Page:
On that list, in the 107th position, we find one word that kind of encompasses this variation between black and white: parda. Parda is nowadays the biggest part of the Brazilian population. Long ago, the Black community decided to embrace this part of the population and consider them all as black. Because pardo as an ethno-racial category started appearing out of violence, because the beauty of the mixture was not exactly one of the values of colonization, because theories of racial whitening was widely accepted and even guided State politics until the beginning of last century. And now still, the further we are from the black color, the closer we are to privilege – further away from the danger of losing our bodies.
But pardo is also a kind of paper in Brazil. And that makes me think about Afro-Brazilian artist Maxwell Alexandre, who in 2017 created a series of paintings using pardo paper as a support, picturing black people in both ordinary and extraordinary situations. The color of black skin, confused with the color of paper, returns as a condition of resistance, as a reaction: “pardo is paper!” By doing this, Maxwell joins the political initiative of the Black movement and proposes a new power to us, the people. If we don’t actually have it, we dream it and write, sing, dance, paint it – as a call to history: the inescapable future of the reconquest of our bodies.
Or to make the world understand that we are already there.
- Calixto Neto
- May 2023
List drawn up in 1976 by the Brazilian Institute of Geography and Statistics – IBGE, the government agency responsible for taking the census – in a research to collect the terms used by the population to describe their skin color. This list was found on the PhD thesis of Brazilian teacher-researcher-artist Eleonora Fabião, PRECARIOUS, PRECARIOUS, PRECARIOUS. Performative Historiography and the Energetics of Paradox: Arthur Bispo do Rosario’s and Lygia Clark’s works in Rio de Janeiro. New York University, 2006.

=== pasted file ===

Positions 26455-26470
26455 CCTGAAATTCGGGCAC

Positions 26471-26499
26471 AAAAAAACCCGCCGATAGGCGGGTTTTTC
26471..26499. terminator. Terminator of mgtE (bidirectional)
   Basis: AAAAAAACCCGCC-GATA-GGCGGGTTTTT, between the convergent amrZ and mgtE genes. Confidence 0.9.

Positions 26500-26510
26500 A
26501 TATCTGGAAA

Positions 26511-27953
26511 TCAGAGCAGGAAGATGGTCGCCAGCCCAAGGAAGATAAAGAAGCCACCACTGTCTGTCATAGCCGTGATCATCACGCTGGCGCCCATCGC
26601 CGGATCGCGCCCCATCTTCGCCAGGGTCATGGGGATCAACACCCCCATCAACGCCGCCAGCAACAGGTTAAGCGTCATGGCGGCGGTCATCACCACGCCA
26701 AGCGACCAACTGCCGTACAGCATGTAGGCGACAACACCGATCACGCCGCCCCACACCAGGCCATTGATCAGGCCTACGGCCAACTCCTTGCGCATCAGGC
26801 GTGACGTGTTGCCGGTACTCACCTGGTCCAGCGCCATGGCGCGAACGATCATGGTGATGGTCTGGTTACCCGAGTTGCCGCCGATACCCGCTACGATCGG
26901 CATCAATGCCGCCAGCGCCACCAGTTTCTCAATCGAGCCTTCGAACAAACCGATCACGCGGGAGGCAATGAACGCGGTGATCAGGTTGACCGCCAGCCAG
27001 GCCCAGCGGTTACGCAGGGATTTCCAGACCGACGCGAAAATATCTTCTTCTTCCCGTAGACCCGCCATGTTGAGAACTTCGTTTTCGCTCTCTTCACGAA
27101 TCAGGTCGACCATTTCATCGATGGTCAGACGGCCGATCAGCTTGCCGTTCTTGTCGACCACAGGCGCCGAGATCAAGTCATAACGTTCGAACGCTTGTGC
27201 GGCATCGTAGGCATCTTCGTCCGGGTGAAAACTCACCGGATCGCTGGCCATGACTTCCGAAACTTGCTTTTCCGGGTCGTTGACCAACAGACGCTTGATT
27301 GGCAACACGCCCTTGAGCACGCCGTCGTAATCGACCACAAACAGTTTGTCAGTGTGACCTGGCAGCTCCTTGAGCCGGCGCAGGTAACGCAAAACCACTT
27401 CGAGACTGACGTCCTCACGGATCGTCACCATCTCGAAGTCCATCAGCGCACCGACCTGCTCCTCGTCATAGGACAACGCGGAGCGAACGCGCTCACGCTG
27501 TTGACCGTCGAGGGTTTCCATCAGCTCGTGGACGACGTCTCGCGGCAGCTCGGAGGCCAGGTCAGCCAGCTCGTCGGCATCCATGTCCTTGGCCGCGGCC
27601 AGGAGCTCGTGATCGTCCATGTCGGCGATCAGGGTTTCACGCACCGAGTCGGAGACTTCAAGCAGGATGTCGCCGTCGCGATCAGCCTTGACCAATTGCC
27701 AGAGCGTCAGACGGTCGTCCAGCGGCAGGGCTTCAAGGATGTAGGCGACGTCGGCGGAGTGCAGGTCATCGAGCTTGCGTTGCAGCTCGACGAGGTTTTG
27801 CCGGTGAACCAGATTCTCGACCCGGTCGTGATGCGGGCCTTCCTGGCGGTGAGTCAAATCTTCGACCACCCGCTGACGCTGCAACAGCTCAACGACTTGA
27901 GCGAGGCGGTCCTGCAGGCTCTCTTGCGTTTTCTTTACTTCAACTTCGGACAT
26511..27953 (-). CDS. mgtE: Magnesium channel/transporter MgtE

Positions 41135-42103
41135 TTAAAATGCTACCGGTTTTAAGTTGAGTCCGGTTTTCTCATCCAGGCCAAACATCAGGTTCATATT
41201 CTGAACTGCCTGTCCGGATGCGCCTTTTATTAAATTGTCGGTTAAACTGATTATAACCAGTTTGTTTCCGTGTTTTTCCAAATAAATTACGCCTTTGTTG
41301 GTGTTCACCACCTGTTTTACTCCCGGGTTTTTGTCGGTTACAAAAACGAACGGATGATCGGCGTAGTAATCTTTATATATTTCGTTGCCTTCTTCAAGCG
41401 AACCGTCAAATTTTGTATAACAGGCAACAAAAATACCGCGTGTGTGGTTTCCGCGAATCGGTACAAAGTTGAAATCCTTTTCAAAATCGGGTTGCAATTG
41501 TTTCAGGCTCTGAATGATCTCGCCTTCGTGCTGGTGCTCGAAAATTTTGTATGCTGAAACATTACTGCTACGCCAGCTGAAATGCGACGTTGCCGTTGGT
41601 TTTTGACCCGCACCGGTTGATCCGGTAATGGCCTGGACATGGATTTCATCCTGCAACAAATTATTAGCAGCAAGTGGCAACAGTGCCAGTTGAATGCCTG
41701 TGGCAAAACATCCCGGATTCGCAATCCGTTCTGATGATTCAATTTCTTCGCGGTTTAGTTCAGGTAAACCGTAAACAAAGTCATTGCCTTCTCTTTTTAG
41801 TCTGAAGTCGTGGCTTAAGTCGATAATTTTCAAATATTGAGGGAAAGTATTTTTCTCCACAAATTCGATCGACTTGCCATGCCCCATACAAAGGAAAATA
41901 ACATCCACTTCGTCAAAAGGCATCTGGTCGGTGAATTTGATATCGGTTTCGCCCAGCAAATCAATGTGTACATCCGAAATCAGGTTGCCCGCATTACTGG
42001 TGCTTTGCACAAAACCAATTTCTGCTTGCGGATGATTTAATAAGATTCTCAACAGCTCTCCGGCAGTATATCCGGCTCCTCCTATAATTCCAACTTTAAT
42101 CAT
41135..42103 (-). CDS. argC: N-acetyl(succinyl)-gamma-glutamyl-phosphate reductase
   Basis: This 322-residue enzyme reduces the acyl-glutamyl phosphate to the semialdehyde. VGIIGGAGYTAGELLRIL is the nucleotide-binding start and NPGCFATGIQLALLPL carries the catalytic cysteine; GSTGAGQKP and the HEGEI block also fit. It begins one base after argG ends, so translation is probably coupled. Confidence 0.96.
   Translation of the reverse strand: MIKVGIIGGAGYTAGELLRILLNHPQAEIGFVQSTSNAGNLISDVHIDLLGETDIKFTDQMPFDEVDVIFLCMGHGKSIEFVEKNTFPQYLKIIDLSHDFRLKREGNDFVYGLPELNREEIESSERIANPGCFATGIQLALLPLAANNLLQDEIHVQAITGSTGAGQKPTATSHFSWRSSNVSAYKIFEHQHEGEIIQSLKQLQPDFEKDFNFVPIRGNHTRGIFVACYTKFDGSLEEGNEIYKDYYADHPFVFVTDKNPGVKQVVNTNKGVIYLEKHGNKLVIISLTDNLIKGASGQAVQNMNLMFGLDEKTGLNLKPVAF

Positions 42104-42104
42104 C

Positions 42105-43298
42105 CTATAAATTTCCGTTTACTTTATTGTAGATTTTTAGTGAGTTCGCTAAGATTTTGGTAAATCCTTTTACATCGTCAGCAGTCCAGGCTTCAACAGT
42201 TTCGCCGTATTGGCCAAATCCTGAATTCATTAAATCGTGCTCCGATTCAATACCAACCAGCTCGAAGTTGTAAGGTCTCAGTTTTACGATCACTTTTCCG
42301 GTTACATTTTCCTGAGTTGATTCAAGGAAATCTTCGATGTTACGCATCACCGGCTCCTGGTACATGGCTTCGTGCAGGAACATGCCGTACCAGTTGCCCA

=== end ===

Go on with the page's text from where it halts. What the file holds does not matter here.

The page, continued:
Presentation: Kunstenfestivaldesarts, Charleroi danse
Choreography and performance: Calixto Neto | Artistic advisor: Luiz de Abreu | Artistic collaboration: Ana Laura Nascimento, Carolina Campos | Production: Julie Le Gall | Light design: Eduardo Abdala | Sound design: Chaos Clay | Set design and costumes: Rachel Garcia | Vocal coach: Dalila Khatir | Stage management: Emmanuel Fornès | Outsourced production: VOA - Calixto Neto
Coproduction: Kunstenfestivaldesarts, Charleroi danse - Centre chorégraphique de Wallonie-Bruxelles, Festival d’Automne à Paris, Centre National de la Danse, ICI-CCN de Montpellier, Theater Freiburg, CCN-Ballet national de Marseille in the context of Accueil Studio/Ministry of Culture, CCN de Caen in the context of Accueil Studio, CNDC Angers, CCN d’Orléans
With the support of: Villa Albertine in partnership with the French Embassy in the United States and the Teatro Municipal do Porto Rivoli - Campo Alegre
Acknowledgments: Ana Pi, João Torres, Fabiana Ex-Souza, Clément Vergé, Georgina Moreira, Thamara Moreira
Performances in Brussels with the support of the French Institute and the French Embassy in Belgium, in the frame of EXTRA
IL FAUX is the project supported by the Friends of Kunstenfestivaldesarts in 2023